I have never been a fan of the eighteenth century. Literature, drama, style, politics, culture they all leave me thankful that the Romantics burst onto the scene saving us all from the worst excesses of what went before.
But in Spirit of the Place, Dennis Hamley draws me into his vision of the eighteenth century and opens my eyes to possibilities. My first favourable impression was the description of the aging Alexander Pope. Just as I imagined him to be. And immediately I realised this was not going to be a straight homage to an age I hated. It was an examination of the age from a variety of perspectives. All wrapped up in a brilliant storyline. There is not so much a tension between fiction and reality as a frisson between the two. In that respect I found it to be as exciting as Tom Stoppard’s Arcadia, one of my favourite plays, the memory of which Spirit of the Place evoked more than once – in a good way.
The language didn’t jar. I could believe in the eighteenth century parts while not feeling a jar when the story moved back and forth between past and present (well, two different pasts now I suppose!) The novel is what is these days called ‘timeslip’ and looks at happenings in 1793 and 1993 drawing links and parallels between them. I promised myself in writing this review I would not go into plot AT ALL, because I don’t want to spoil any part of it for the reader.
I can tell you that it deals with notions of man and his relative place in nature – and there are interesting parallels between 18th century neo-classicism and late 20th century genetics. There is also a fascinating retrospective view of the emergence of the Internet which should give all contemporary readers a pause for thought and a slight shiver about how quickly things are moving. There’s also more than a hint of the supernatural. Nothing is what it seems and the plot (of which I refuse to speak) really does keep you engaged throughout.
I found myself slowing down my reading pace because while I was desperate to know what happened next, I didn’t want to finish the story. This to me is the mark of a truly good novel. I was so glad that the ebook ‘updated’ edition included a postscript which brought events nearly up to date! But I wished I’d read it when originally published as well. I wish it had been part of my minds library all these years.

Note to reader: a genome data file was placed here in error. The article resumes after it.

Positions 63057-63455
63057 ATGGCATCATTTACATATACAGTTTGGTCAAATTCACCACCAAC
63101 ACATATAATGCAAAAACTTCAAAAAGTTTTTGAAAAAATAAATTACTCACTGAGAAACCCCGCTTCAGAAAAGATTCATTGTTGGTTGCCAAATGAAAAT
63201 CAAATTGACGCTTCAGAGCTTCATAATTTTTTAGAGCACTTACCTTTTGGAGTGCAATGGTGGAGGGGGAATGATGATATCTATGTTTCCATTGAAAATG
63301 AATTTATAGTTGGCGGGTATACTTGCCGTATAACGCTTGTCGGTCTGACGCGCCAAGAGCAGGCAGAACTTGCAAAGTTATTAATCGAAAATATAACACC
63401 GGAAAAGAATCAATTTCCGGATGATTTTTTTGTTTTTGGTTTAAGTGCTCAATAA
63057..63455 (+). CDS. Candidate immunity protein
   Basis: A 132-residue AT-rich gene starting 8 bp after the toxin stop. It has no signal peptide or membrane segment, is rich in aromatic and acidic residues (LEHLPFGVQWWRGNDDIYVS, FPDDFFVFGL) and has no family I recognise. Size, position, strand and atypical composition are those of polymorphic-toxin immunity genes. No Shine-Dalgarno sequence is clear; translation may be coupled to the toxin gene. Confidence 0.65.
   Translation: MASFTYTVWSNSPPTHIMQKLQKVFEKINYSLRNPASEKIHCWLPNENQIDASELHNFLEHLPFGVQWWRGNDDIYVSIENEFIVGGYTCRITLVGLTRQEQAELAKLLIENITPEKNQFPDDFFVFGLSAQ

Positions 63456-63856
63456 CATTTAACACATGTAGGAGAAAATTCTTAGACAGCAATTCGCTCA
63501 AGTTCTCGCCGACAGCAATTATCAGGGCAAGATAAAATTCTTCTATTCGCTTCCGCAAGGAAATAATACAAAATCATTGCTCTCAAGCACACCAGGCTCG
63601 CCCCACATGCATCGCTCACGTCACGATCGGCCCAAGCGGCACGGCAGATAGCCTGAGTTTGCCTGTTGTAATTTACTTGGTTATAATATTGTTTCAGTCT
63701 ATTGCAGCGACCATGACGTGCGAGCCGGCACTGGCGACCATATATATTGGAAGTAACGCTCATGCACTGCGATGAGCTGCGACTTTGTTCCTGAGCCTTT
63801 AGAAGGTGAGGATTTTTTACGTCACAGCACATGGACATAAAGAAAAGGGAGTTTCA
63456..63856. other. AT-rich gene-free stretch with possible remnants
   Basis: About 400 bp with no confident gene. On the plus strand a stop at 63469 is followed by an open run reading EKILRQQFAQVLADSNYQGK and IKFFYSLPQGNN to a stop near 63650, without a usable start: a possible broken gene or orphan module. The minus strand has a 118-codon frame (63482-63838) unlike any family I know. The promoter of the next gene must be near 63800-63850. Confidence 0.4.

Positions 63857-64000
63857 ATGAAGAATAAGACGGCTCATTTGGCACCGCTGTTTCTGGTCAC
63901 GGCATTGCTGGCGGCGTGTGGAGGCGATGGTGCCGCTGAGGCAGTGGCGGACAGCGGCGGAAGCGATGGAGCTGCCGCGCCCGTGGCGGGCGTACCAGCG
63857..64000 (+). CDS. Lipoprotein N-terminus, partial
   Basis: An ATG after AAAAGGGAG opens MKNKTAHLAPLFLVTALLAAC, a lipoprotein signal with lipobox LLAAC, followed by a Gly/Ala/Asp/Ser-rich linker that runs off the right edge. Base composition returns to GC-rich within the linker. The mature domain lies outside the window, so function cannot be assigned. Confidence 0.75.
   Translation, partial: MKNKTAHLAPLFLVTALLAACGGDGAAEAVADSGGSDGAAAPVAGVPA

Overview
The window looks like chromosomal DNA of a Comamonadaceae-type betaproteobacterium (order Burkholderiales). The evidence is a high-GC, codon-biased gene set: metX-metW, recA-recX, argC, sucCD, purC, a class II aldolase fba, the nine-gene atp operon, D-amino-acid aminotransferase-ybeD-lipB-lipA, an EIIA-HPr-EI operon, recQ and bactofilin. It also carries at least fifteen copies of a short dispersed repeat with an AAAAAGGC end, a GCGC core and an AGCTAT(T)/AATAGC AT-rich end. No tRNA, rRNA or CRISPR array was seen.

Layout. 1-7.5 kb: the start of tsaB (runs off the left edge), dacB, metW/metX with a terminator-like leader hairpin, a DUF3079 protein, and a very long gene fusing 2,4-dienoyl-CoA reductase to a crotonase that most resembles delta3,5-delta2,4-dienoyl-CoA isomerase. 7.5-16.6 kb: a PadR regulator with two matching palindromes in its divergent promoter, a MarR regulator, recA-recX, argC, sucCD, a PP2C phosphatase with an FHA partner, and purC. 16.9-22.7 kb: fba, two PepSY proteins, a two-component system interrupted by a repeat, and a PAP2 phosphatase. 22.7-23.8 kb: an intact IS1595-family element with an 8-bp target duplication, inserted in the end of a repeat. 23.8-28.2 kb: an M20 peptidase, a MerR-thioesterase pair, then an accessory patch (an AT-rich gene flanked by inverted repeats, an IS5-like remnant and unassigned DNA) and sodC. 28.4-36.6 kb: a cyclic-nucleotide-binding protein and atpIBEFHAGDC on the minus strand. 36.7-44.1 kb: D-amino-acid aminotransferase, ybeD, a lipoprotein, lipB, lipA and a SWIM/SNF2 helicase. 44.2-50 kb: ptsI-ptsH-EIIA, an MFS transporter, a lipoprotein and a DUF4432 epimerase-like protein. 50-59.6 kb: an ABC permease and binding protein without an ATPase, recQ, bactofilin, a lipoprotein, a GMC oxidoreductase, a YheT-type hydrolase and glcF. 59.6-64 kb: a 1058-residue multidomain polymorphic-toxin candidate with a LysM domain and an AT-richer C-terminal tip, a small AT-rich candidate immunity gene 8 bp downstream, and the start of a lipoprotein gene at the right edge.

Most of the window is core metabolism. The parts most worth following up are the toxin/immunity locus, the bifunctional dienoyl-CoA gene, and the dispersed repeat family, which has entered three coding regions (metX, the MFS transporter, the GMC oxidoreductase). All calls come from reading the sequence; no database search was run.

Spirit of the Place was originally published in 1995 as what is now referred to as a Young Adult novel (where would we be without all these categorical definitions eh?) but I have to say I’d never have thought it. I suspect it was more down to extant relationships with childrens publisher Scholastic than anything else. Why a mainstream publisher didn’t pick it up then remains a mystery as profound as those contained within the novel itself. All I can say is when I was a Young Adult (many moons ago) there was no such category and I have to say I think it can be a dual edged sword. In 1995 I was in my mid 30s and there’s no way I would have bought a young adult novel. But in 1995 I read and enjoyed Arcadia. I didn’t see it performed till 2005. To my mind Spirit of the Place is very much adult fiction (no, I don’t mean adult fiction xxx) in that it deals with some deep issues. Yes they are accessible but they are not issues just of interest to young adults. So I’m sorry that I never got the chance to read it back then, but I’m happy to have had the chance to read it now. It’s one of those books with images that will stay with me. That’s why I’m not telling you ANYTHING about the plot. I want you to have the experience and go on the journey for yourself. But do go!
Available in kindle format
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